October 18, 2007

2008 Inflation Adjustments Widen Tax Brackets, Raise IRA/401(k) Limits and Expand Tax Benefits

WASHINGTON — For 2008, personal exemptions and standard deductions will rise, tax brackets will widen and workers will be able to save more for retirement, thanks to inflation adjustments announced today by the Internal Revenue Service.

By law, the dollar amounts for a variety of tax provisions must be revised each year to keep pace with inflation. As a result, more than three dozen tax benefits, affecting virtually every taxpayer, are being adjusted for 2008. Key changes affecting 2008 returns, filed by most taxpayers in early 2009, include the following:

- The value of each personal and dependency exemption, available to most taxpayers, is $3,500, up $100 from 2007.

- The new standard deduction is $10,900 for married filing a joint return, $5,450 for singles and married filing separately, and $8,000 for heads of household.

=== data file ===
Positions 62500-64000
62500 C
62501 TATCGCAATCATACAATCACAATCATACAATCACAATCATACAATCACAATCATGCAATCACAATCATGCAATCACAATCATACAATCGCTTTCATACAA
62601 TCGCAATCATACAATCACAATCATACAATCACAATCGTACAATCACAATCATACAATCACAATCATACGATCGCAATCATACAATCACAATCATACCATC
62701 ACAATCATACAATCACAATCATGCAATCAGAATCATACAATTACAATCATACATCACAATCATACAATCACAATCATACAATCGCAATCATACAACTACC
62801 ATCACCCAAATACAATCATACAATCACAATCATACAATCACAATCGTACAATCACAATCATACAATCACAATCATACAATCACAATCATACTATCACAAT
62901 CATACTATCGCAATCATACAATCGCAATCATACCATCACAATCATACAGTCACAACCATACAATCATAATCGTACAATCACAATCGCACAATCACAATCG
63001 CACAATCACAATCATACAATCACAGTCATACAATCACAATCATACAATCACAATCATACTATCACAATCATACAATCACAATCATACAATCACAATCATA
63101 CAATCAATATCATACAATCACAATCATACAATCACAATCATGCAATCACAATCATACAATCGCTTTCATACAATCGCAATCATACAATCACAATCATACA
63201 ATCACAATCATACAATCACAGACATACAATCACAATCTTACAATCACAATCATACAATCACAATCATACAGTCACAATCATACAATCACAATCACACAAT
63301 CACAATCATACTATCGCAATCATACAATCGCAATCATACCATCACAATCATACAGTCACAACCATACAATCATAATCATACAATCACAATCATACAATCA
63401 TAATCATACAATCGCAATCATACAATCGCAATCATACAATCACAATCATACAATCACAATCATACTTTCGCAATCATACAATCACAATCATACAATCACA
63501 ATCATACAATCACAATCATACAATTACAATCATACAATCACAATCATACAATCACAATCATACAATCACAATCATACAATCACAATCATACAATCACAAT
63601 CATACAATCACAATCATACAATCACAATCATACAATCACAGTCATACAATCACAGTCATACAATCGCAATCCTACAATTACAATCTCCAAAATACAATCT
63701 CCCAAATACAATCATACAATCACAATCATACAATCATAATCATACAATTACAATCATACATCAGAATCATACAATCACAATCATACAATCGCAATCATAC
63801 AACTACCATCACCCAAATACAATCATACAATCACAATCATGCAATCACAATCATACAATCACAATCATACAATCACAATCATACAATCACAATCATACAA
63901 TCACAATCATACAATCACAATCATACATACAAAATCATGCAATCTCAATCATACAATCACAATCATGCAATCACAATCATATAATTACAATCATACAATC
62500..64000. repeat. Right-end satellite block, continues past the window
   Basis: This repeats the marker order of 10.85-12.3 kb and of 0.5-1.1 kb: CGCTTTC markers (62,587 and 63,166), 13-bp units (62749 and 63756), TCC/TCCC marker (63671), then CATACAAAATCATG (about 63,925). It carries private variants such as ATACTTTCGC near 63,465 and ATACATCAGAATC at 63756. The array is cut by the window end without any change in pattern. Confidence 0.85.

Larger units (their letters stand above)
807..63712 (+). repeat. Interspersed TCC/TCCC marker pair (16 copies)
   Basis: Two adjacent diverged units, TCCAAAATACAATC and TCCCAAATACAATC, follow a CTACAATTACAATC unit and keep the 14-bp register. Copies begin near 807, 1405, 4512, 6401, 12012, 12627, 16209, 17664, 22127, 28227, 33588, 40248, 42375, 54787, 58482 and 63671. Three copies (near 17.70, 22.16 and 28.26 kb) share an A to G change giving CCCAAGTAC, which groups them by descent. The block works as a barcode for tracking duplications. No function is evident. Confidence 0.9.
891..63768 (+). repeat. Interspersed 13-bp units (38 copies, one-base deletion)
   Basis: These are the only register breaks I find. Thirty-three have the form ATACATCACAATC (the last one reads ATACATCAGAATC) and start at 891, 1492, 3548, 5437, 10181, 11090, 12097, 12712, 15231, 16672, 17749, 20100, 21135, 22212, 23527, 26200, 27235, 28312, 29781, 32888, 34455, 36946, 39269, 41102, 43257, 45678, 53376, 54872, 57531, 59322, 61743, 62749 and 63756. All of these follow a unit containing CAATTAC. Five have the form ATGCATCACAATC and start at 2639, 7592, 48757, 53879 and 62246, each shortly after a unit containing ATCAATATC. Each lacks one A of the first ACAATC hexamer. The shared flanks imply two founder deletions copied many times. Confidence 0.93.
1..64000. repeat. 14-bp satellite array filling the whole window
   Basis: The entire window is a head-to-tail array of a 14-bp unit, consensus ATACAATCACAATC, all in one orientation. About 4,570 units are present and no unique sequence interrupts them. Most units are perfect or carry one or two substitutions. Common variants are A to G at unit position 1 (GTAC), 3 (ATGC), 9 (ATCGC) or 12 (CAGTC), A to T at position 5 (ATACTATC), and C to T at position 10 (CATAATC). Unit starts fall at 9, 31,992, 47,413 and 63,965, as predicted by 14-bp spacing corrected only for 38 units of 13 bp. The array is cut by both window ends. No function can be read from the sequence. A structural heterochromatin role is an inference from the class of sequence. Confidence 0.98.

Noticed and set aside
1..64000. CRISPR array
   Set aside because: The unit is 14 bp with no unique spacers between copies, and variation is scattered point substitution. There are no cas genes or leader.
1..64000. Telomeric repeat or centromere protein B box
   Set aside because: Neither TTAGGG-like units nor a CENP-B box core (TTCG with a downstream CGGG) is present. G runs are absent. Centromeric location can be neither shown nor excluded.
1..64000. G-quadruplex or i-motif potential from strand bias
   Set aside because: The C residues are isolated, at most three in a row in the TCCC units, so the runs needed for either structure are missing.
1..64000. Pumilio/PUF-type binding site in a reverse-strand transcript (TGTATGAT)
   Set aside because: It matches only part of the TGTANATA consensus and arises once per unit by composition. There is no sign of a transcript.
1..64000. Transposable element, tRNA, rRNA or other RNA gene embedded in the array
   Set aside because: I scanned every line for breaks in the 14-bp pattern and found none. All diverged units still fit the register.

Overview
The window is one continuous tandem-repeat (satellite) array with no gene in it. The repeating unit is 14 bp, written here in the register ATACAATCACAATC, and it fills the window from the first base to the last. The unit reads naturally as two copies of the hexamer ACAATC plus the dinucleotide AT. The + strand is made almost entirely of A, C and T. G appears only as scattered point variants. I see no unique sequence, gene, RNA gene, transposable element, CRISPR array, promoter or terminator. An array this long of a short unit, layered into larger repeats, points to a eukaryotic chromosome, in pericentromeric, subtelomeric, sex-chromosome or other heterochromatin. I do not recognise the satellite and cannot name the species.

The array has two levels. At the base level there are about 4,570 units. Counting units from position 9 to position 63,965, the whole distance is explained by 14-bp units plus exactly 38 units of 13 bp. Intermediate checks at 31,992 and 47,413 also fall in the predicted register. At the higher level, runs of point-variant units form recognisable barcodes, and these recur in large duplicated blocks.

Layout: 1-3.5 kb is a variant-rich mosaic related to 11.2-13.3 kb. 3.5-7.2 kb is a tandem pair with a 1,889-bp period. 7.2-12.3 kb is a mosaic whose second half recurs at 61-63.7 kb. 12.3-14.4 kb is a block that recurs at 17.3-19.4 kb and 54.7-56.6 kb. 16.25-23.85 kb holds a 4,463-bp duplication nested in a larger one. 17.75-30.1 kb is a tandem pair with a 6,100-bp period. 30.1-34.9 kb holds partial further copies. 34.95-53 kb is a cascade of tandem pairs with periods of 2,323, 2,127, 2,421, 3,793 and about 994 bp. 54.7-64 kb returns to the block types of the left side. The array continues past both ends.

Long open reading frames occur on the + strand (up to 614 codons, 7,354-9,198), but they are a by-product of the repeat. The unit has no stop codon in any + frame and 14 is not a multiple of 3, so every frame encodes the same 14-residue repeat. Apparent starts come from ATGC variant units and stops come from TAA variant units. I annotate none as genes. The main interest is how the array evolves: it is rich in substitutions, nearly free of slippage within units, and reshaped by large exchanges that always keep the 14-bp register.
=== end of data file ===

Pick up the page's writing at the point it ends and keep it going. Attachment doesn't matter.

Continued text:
- Tax-bracket thresholds increase for each filing status.

- The maximum earned income tax credit is $4,824. The income limit for the credit for joint return filers with two or more children is $41,646.

- The maximum Hope credit, available for the first two years of post-secondary education, is $1,800, up from $1,650 in 2007.

- The income limit for the savers credit is $53,000 for joint filers, $39,750 for heads of household, and $26,500 for singles and married persons filing separately.

- Contributions to a Roth IRA begins to phase out for joint filers with incomes exceeding $159,000, and $101,000 for singles and heads of household.

- Contributions to a traditional IRA for participats in employer qualified plans begins to phase out for joint filers with incomes exceeding $85,000, and $53,000 for singles and heads of household.

- 401(k) plans and 403(b) plans for employees of public schools and certain tax-exempt organizations can contribute up to $15,500 unchanged from 2007.

- Individuals, age 50 or over, can make an additional 401(k) plans and 403(b) plan contribution of up to $5,000, also unchanged from 2007.

- Individuals participating in SIMPLE retirement plans can contribute $10,500, unchanged from 2007.

- Those, age 50 or over, can make an additional SIMPLE retirement plan contributions of up to $2,500, also unchanged from 2007.

- The annual contribution limit for most defined contribution plans rises to $46,000, up from $45,000 in 2007.




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